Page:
The Only (Riot) Grrrl In The World

robyn2Ever notice how the best songs are the heartbreak anthems? Sometimes not even anthems, some are weepy little poems that still have the power to cut you like a switch blade (hey there Joni).

Even though I hung up my angst a long time ago (does one ever?) and am not currently nursing a sore heart, I still love the fist pumping, imagine myself standing on tables, shouting at all the pigs that ever let me down psalms the best.

As I shuffle reluctantly to work every morning, my iPod bruising my ear canal ever so slightly, I always have to make the final push with a great song in my head, that extra protection against the day ahead.

Now I write all this with the best of intentions but my musical catalog contains an awful lot of Janet Jackson so it’s usually something like What Have You Done For Me Lately? off Control that gets me fighting.

JJ notwithstanding, it’s funny how some lyrics just jump out and elbow you in the ribs, isn’t it? They have the ability to drag you back through time to the exact moment you found yourself standing hesitantly outside a coffee shop after a blazing row with a boy you’d only been seeing for a few Summer months.

You remember your carefully chosen words, and how carelessly he batted them away like fruit flies. You remember how black his eyes became in rage, the chocolate-brown evaporating from them completely, making him look demonic. How you had known right there that this was it, that no matter how lovely his skin felt or how pumped you were that he chose to spent these hazy twilight hours walking around the city with you, it was done.

You recall the tears that you thought would never end, your best friend’s hand on your back and the thought, even in that moment, that you were crying not for this, but for everything bad that had ever happened to every person in the world.

Most of all you remember that it was over because you decided it was; that you weren’t going to take shit any more.

That’s what a heart-break tune will do and it doesn’t matter if you’ve moved on, if you’re happy now. It doesn’t matter if you rarely think of them; those fuckers built you up to be the fabulous person you are today and tribute must be paid, even if it’s angry.

Especially if it’s angry.

So what’s my go to angry anthem? You’ll not be surprised to learn there’s some utter toot in here: Since You’ve Been Gone, Blow Me (One Last Kiss), Dancing On My Own, Raspberry Swirl. Sinead O’Connor’s You Cause As Much Sorrow. Mr Brightside. Harpoon.

Army of Me.

All my loves.

Special mention to Joni’s Case of You which saw me through a wonderful break up (I loved it). Less punch facey sure but just as powerful. (I’m listened to Joni as I tie up the ribbon on this post with a flourish, because she’s the one).

It is true that every girl has a fighter inside, a riot grrrl or a punk, whoever she wants it to be. She may be a soft touch like me, most of the time, but given the right theme tune, that fighter will awaken to stomp the shit out of her memories, free to fight another day.

So what’s your angsty/angry/fighter theme?

The Trouble With Netflix

Photograph does not belong to me

Photograph does not belong to me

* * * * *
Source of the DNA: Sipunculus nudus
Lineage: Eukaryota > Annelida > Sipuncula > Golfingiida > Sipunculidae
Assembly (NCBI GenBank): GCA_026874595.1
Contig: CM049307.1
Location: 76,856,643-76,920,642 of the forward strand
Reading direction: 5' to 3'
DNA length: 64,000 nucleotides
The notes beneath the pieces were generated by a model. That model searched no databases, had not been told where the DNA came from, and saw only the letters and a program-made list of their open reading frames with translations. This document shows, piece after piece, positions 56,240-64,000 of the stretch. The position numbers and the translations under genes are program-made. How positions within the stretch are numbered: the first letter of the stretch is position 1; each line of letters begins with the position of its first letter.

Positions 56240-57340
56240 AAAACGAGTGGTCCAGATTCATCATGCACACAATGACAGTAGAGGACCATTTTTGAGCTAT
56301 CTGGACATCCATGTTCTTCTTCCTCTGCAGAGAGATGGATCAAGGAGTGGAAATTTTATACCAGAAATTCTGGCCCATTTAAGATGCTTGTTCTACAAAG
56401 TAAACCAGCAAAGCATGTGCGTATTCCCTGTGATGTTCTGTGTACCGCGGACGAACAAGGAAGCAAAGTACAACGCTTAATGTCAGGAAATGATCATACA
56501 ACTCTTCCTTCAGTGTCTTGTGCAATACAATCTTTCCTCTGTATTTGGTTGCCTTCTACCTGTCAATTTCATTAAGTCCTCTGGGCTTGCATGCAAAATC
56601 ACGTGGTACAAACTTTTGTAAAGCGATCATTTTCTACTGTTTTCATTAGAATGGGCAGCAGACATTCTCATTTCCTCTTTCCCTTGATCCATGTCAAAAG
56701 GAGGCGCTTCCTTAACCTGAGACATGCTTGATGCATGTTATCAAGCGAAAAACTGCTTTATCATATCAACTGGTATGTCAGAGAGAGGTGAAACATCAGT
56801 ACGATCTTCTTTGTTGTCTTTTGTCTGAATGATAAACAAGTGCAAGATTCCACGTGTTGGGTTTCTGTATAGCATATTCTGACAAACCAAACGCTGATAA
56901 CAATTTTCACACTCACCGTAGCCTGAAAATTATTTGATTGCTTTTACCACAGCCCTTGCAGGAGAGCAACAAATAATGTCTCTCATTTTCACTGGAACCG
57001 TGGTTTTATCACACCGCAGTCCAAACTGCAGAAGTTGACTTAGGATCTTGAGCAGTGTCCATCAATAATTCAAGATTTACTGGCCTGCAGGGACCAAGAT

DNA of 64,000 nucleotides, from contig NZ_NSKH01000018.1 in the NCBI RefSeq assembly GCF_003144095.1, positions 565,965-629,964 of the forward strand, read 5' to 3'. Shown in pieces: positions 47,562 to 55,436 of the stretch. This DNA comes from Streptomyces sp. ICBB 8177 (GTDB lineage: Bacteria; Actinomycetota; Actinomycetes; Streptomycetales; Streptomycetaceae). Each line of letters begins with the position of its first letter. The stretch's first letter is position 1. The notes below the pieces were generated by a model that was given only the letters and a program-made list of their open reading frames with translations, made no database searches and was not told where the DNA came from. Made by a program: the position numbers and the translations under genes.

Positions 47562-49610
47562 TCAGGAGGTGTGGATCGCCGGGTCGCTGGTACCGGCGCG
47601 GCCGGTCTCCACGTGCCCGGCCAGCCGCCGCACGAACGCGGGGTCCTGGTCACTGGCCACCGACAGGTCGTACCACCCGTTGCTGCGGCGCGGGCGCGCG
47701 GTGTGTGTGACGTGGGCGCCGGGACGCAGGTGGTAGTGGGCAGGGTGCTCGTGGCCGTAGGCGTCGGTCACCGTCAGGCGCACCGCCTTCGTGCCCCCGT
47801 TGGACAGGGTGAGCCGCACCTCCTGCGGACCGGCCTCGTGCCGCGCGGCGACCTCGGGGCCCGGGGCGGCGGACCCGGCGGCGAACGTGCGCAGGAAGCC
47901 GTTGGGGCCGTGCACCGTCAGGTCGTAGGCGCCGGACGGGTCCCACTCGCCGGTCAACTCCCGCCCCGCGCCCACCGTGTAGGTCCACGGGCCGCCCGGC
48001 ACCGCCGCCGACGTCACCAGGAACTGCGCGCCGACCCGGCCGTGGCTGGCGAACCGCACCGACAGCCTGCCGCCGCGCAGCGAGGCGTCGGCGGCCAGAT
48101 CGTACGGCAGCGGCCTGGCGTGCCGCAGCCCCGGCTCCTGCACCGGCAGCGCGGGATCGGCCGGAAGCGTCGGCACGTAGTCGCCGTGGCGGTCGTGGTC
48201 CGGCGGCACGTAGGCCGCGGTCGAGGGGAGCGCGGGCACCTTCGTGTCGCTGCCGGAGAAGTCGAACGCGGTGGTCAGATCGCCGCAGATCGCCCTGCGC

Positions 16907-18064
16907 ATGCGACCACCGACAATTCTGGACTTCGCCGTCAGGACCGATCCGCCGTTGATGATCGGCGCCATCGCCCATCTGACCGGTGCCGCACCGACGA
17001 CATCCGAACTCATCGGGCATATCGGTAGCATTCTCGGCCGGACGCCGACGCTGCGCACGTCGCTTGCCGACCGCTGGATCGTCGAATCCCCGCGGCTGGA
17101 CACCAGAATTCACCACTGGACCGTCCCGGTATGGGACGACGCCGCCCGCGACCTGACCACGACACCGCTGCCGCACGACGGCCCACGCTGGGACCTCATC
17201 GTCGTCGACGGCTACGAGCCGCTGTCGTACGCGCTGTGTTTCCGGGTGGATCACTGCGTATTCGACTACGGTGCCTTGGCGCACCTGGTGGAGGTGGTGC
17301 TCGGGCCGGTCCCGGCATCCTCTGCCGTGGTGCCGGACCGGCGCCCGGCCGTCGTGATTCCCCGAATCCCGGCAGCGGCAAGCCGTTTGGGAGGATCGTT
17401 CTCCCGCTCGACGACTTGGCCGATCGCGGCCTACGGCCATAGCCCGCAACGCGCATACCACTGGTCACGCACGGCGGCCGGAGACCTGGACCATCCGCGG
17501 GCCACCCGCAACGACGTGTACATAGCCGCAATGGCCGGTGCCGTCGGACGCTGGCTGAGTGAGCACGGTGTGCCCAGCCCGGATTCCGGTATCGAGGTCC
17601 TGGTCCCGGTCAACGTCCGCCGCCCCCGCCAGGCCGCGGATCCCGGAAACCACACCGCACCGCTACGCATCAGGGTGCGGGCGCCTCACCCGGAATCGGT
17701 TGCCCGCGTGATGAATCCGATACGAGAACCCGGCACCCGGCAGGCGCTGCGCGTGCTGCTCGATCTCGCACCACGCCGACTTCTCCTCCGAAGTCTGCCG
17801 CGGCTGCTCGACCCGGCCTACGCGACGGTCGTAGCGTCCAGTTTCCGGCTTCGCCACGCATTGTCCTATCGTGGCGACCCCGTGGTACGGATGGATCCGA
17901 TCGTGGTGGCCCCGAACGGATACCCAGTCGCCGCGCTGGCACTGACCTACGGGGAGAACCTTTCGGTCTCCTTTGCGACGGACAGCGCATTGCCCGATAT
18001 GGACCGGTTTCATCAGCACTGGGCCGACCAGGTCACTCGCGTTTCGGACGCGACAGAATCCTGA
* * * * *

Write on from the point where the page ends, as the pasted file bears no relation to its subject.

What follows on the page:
Anybody else got a Netflix addiction? Seriously, it’s like a potent drug and I’m expecting an intervention any time soon.

It all started with the Adventures of an Upper East Side Gossip Monger (or Gossip Girl) and has spiralled from there. I wonder sometimes if my relationship can take the strain of yet another weekend main-lining trash TV in my pajamas.

I’ve just finished Nurse Jackie but have done: Gossip Girl, Hemlock Grove, Orange is the New Black, all 7 series of Skins, now the first season of Bates Motel. I don’t know what the deal is with the way it just takes over your brain and holds you there for two days straight, rendering you unable to do anything else, like keep a rational thought in your head, Hoover or leave the flat. I’ve been known to not speak to my own family for several hours while they are in the same room.

Perhaps my only hope is to stop the subscription and step away from the PS3. Go cold turkey and take back control of my life.

Ooooh:

Are you still watching “Nurse Jackie”?

Just one more episode, then I’ll read a book. Promise!

So This Is Thirty

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Chewing over turning 30

Hello!

My post has been published on the very cool blog, My Thirty Spot this morning. If you fancy having a little look, I talk about my experience of turning 30 over here.

Believe me, it was kind of a big deal.

Also, thanks to Hannah as I totally pilfered the idea from her and her post, A Letter to My 20 Year Old Self.

Imitation is still the highest form of flattery, yes?

Road Tripping

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‘Tis the season for road trips — if time and money were out of the equation, what car-based adventure would you go on? (If you don’t or can’t drive, any land-based journey counts.)

Via The Daily Post (27th July 2014)

Like all predictably cliched girls, one of the items on my bucket list is indeed ‘Go on a Road Trip’. I like the idea of getting in a van or a car and going anywhere the wind takes me. I have been lucky enough in my past to have been part of more than one.

In Australia, my brand new Irish friend and I bought into a battered old station wagon with two Canadian boys and we travelled together for a few months, boogie boards in the back, love beads hanging from the rear view mirror. See? Cliche.